One way to know if your patties contain numerous dung beetles is to look at how many drill holes you have in your manure. The more you have, the greater the activity.

She suggested collecting a fresh fecal sample from your livestock, mixing it up in some dextrose and then you can count parasite eggs under a microscope.

At the end of the day, Perkins wants you to remember your manure management. “You want as little biting flies as possible, you don’t want parasites, but you do want fertility. Also, constantly consider your soil composition.” Some questions she said you can ask yourself are “Do you have light, well-drained soil? Low organic matter? Is it very wet?”

Perkins also spoke on the topic of timelines for the recovery of pastures.

“You generally don’t want to graze your pastures for more than three days,” she said, adding, “If you do, the grasses will send up new growth and animals, being super picky, will go back and eat that regrowth and stress the plant out. This will affect its ability to overwinter. The vitality of those grasses will also diminish over time, so you want the animals on and off as quickly as possible. Often the animals go to ‘regraze’ because very short pieces of new growth have a high sugar content, so they’re very palatable.”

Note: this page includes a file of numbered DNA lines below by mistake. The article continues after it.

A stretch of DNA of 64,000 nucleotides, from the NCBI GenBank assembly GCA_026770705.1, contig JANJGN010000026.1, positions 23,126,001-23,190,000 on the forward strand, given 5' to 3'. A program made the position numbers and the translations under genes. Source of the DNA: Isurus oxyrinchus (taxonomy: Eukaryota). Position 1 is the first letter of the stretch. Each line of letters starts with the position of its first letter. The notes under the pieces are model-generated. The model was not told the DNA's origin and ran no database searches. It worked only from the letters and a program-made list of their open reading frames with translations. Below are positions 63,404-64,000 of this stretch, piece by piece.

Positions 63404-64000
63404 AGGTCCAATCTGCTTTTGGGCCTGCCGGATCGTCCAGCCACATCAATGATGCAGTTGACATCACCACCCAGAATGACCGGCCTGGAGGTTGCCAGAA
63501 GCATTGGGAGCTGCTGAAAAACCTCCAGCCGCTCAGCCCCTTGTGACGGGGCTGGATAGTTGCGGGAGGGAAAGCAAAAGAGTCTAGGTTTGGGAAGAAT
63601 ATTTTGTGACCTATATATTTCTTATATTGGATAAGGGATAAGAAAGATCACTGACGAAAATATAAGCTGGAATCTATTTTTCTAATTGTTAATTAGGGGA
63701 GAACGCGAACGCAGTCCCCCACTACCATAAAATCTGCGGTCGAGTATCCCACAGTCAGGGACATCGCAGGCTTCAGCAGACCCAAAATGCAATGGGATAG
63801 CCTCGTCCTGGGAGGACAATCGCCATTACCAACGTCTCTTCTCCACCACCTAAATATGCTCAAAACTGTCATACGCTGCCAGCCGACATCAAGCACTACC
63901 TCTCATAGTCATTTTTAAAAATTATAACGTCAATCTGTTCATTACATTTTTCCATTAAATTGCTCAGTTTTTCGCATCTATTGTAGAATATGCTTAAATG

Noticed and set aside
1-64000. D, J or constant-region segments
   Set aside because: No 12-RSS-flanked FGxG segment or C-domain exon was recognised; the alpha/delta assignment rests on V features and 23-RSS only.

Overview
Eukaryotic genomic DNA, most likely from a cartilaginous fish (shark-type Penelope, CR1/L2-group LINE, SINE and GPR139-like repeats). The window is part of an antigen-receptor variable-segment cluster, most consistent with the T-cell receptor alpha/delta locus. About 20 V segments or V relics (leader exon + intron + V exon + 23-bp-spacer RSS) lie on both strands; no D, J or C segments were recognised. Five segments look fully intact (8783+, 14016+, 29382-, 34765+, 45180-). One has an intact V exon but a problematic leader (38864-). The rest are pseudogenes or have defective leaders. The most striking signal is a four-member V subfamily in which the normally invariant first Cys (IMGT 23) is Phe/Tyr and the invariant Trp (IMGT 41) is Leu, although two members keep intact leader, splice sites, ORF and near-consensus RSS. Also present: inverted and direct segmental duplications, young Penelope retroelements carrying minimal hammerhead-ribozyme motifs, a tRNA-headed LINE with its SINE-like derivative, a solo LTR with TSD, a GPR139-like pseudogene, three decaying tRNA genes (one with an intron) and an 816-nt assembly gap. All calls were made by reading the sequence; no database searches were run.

When it comes to flies, Perkins suggested dragging your pasture between five and seven days. This way you can target biting flies because you’re now disturbing the larvae. She pointed out, “Although the parasite cycle is roughly 21 days, if you’re going through and regularly flattening your piles, it’s doing a few things – it’s mitigating your fly issue, it’s exposing the manure to light which kills the parasites and if it’s spread evenly throughout the pasture, you won’t end up with a pile that an animal is avoiding.”